42. Cohen AS, Stone JR, Beuning KRM, Park LE, Reinthal PN, Dettmar D, Scholz CA, Johnsor TC, King JW, Talbot MR, Brown ET, Ivory SJ (2007) Ecological consequences of early Late Pleistocene megadroughts in tropical Africa. Proceedings of the National Academy of Sciences USA 104:16422–16427Google Scholar
  43. Cole JM, Goldstein SL, deMenocal PB, Hemming SR, Grousset FE (2009) Contrasting compositions of Saharan dust in the eastern Atlantic Ocean during the last deglaciation and African Humid Period. Earth Planet Sci Lett 278:257–266Google Scholar
  44. Cole JM, Goldstein SL, deMenocal PB, Hemming SR, Grousset FE (2012) Contrasting compositions of Saharan dust in the eastern Atlantic Ocean during the last deglaciation and African Humid Period. Earth Planet Sci Lett 355:352–352Google Scholar
  45. Coppens Y (1975) Evolution des Hominides et de leur environnement au cours du Plio-Pleistocene dans la basse vallee de l'Omo en Ethiopie. Comptes Rendus Acad Sc Paris Serie D 281:1693–1696Google Scholar
  46. Coppens Y (1988–1989) Hominid evolution and the evolution of the environment. Ossa 14:157–162Google Scholar
  47. Count EW (1947) Brain and body weight in man. Ann N Y Acad Sci 46:993–1122Google Scholar
  48. Dart R (1925) Australopithecus africanus: the man-ape of South Africa. Nature 115:195–199Google Scholar
  49. Darwin C (1859) On the origin of species by means of natural selection, or the preservation of favoured races in the struggle for life. John Murray, LondonGoogle Scholar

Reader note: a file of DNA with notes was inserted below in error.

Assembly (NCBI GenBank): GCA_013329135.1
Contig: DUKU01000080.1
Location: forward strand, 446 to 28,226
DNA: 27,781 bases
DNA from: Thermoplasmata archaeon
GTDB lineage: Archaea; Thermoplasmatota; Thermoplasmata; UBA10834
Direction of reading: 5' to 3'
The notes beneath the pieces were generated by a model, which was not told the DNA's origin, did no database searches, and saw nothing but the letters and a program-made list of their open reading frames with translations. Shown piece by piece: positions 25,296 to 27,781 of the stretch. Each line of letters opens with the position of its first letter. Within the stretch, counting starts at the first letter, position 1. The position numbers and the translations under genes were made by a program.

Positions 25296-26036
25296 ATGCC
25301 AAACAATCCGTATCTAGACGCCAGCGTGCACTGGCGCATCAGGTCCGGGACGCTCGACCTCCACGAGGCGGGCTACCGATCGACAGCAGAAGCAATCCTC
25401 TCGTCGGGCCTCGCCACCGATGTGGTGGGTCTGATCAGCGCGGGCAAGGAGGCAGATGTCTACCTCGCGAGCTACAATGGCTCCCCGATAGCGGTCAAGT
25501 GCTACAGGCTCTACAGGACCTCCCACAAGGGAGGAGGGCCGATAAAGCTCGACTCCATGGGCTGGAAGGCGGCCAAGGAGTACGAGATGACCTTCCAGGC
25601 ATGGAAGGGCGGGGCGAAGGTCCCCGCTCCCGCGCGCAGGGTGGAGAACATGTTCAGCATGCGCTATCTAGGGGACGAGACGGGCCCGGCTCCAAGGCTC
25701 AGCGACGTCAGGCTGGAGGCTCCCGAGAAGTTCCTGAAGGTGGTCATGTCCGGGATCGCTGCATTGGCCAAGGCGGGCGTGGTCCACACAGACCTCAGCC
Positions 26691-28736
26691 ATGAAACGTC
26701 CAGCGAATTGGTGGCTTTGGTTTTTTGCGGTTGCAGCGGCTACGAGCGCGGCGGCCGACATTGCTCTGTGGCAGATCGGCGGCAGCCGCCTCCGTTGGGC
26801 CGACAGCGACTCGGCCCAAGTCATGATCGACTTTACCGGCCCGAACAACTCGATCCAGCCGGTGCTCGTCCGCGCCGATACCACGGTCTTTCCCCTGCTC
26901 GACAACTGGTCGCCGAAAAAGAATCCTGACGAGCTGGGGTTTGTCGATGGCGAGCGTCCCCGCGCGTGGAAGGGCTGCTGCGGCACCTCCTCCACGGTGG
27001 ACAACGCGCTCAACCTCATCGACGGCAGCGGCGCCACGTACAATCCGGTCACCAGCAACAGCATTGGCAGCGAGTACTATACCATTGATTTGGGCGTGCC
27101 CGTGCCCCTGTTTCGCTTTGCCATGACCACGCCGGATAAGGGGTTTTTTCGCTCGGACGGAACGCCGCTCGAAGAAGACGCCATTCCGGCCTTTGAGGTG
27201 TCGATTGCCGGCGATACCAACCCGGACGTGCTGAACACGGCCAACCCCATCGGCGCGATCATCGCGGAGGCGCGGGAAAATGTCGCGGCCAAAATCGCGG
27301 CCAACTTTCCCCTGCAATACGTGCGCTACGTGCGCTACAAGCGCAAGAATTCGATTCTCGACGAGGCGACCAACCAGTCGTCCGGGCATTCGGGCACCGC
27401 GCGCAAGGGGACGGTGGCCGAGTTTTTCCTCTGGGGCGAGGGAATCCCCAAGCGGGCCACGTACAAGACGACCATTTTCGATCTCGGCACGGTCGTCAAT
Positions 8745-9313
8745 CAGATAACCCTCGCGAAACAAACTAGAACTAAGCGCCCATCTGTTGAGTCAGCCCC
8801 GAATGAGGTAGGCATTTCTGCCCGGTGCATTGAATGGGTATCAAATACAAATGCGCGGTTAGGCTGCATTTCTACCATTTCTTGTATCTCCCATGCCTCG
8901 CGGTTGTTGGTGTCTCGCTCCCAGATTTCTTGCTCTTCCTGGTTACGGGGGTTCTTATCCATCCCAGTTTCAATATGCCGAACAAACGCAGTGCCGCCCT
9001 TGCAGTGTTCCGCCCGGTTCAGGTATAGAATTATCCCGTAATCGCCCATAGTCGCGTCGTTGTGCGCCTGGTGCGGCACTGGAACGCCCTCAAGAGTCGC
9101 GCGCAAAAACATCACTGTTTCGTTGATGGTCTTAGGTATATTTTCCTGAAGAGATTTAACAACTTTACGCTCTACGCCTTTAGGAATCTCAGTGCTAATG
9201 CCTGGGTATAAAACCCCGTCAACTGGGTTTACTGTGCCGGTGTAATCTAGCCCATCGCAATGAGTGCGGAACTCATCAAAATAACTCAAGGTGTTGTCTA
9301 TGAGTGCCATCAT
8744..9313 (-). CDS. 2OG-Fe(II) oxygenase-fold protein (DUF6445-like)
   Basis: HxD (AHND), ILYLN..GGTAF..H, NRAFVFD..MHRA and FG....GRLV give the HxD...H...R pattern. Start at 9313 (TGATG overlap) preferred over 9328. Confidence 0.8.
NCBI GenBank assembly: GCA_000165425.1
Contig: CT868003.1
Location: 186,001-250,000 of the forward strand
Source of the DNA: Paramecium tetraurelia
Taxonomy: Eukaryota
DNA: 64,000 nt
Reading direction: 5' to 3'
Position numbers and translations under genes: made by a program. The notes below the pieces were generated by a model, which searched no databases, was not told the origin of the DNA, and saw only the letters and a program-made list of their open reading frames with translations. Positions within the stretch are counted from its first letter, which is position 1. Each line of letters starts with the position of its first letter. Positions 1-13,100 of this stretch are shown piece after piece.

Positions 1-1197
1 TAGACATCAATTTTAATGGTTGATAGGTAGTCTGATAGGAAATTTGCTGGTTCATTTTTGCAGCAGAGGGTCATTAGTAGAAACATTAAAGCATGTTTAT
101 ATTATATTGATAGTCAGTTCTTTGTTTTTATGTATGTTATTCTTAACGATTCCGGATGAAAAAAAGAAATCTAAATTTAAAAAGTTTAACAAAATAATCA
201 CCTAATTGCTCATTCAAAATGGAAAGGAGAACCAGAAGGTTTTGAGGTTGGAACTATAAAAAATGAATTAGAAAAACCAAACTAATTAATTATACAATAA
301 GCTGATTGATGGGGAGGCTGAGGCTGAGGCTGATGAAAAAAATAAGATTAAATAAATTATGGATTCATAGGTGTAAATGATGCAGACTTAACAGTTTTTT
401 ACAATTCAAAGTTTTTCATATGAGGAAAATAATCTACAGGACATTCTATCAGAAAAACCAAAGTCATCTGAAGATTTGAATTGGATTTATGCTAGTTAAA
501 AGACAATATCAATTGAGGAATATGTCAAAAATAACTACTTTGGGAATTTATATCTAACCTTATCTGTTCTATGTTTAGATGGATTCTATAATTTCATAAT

50. Davis SJ (1981) The effects of temperature change and domestication on the body size of Late Pleistocene to Holocene mammals of Israel. Paleobiology 7:101–114Google Scholar
  51. de Heinzelin J, Clark JD, White T, Hart W, Renne P, WoldeGabriel G, Beyene Y, Vrba ES (1999) Environment and behavior of 2.5-million-year-old Bouri hominids. Science 284:625–629PubMedGoogle Scholar
  52. DeGusta D, Vrba E (2003) A method for inferring paleohabitats from the functional morphology of bovid astragali. J Archaeol Sci 30:1009–1022Google Scholar
  53. deMenocal PB (2004) African climate change and faunal evolution during the Plio-Pleistocene. Earth Planet Sci Lett 220:3–24Google Scholar
  54. DeMenocal PB (2008) Africa on the edge. Nat Geosci 1:650–651Google Scholar
  55. DeMenocal PB (2011) Climate and human evolution. Science 331:540–542PubMedGoogle Scholar
  56. DeMenocal P, Bloemendal J (1995) Plio-Pleistocene subtropical African climate variability and the paleoenvironment of hominid evolution: a combined data-model approach. In: Vrba ES, Denton GH, Partridge TC, Burckle LH (eds) Paleoclimate and evolution with emphasis on human origins. Yale University Press, New Haven, pp 262–288Google Scholar